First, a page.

Why CEOs Need Downtime For Peak Performance


Being a CEO means making an endless series of tradeoffs.

One exchange that leaders inevitably make is trading off their downtime for additional hours on the grind. This exchange starts off as mutually beneficial, with both the CEO and company growing faster the more hours that are devoted to the relationships.

Most expect there to be a linear relationship between the grind and success: more hours leading to better returns.

In reality, the short-term relationship between effort and success is a V-shaped curve.

All of us have a breaking point after which each additional hour makes us worse off than we would have been by dropping the pen. That we all need a break makes intuitive sense, and yet leaders often have a particularly difficult time allowing themselves the downtime. What’s worse, most CEOs and founders I’ve talked to have confessed to feelings of guilt and remorse after taking time to themselves, fearing that each hour not spent on the company is an hour away from its success. As the V-shaped curve tells us, the notion that leaders are either contributing to the company or stealing time from it couldn’t be further from the truth.

Whether we look at studies on learning to play the piano or how athletes reach peak performance, deliberate periods of rest interwoven across a consistent effort to excel is what propels individuals to greatness.

The idea growth trajectory for a leader is more of a terraced hilltop than a hockey stick, tracing out a line of sustained growth broken by plateaus dedicated to rest and recovery.

If the field of leadership studies is to learn only one thing from pro-athletes it’s that we should take recovery as seriously as the act of performing itself.

How Recovery Sets You Up For Success

To truly benefit from rest you must first understand that you’re not just slacking off; you’re investing in your own ability to perform even better once you return to the fray. Being a professional leader is no different than being a professional athlete when it comes to recovery, and you need to begin by committing to the act of doing nothing productive as deeply as you commit to the grind when you’re on the clock.

Knowing that you are in great company in your idleness will help fend off the sense of anxiety and existential dread that often nags at high-performing individuals on their off days.

Bill Gates is famous for his ‘think weeks ’spent in a cabin in the woods far away from technology and the daily grind. Albert Einstein’s love for sailing influenced his groundbreaking accomplishments in physics, and the idea of Harry Potter came to J.K. Rowling during an uneventful train ride to London. While we’re at it, the whole of Finland is technically off from midsummer to early August.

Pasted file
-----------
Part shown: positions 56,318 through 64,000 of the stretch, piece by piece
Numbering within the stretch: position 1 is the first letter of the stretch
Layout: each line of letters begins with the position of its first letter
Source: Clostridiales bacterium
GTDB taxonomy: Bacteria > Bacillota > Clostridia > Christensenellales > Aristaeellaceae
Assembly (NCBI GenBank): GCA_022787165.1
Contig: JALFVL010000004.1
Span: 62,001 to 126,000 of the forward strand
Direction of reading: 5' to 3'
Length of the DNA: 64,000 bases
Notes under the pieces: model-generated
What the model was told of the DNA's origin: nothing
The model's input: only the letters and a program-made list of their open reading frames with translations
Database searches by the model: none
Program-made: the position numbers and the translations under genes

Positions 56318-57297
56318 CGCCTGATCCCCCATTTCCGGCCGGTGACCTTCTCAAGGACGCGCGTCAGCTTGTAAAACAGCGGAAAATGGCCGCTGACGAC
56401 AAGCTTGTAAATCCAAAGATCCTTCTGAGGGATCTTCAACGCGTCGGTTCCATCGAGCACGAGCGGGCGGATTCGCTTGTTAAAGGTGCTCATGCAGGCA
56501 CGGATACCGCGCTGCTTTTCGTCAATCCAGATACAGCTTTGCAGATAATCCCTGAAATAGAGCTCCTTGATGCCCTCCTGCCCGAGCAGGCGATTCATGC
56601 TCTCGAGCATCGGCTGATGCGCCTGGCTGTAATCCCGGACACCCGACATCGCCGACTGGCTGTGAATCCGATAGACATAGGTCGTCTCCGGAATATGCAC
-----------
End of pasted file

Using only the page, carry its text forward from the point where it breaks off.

The right approach to idleness is to think of it as regular maintenance; an act of self-care that keeps you on a growth trajectory when consumed at the right time and in the right proportions.

It’s important to remember that recovery has a ramp-up time as well. You can make time for recovery, but you can’t schedule it to start at a given time.

If you’re looking for Bill-Gates-like results, half-days off or a dinner on a Friday aren’t going to cut it. Instead, aim for at least 2-3 days of dull detachment bookended by administratively unencumbered days of leisure to allow you to ramp up to recovery and to land softly back into the grind.

Some of us might benefit from outsourcing the arrangements to make sure we stick to the program, which has given rise to an executive retreat industry that is ready to serve leaders looking to recover optimally.

Recovering Optimally By Getting Out There

One of the most profound ways to reset and recover is through a digital detox. Disconnecting from technology, even for a short period, allows leaders to break free from the constant barrage of emails, messages, and notifications that steadily chip away at your ability to sustain growth.

Retreats rooted in nature can be transformative,” Kirk Reynolds, CEO of Wilder Retreats, explained during our recent discussion on how CEOs get their teams to take their minds off work by busying themselves in other ways.

When you’ve been indoors in the same setting, staring at a problem, getting outside opens your mind, and recharges your creativity,” Kirk added as our chat dug deeper into the importance of physical contexts in guiding and constraining our thinking.

In addition to fully packaged adventures, there’s no shortage of options for leaders who are looking for help in optimizing their recovery without throwing their digital devices away.

Nobel prize winner Richard Feynman notoriously explored the limits of the human psyche at Big Sur’s Esalen Institute, and the Rockefeller Foundation is famous for its convening program at the Bellagio Center which has given birth to the Gavi, the Global Impact Investing Network among many other impacts.

Richard Branson is another example of CEOs committing to active recovery with a variety of retreats and other leadership development events hosted at his private Necker Island and a whole business dedicated to retreats with Virgin Limited Edition.

If getting out there isn’t financially or logistically feasible, there’s always the option of simply being more mindful about rest and recovery whenever and wherever you can. Mindfulness practices, such as those facilitated by apps like Headspace or Calm, can be enough to help leaders declutter their minds and gear up for their next stage of growth.

Whatever option you go for getting serious about performance means being serious about recovering, and there’s no better time to get started than the holidays up ahead.


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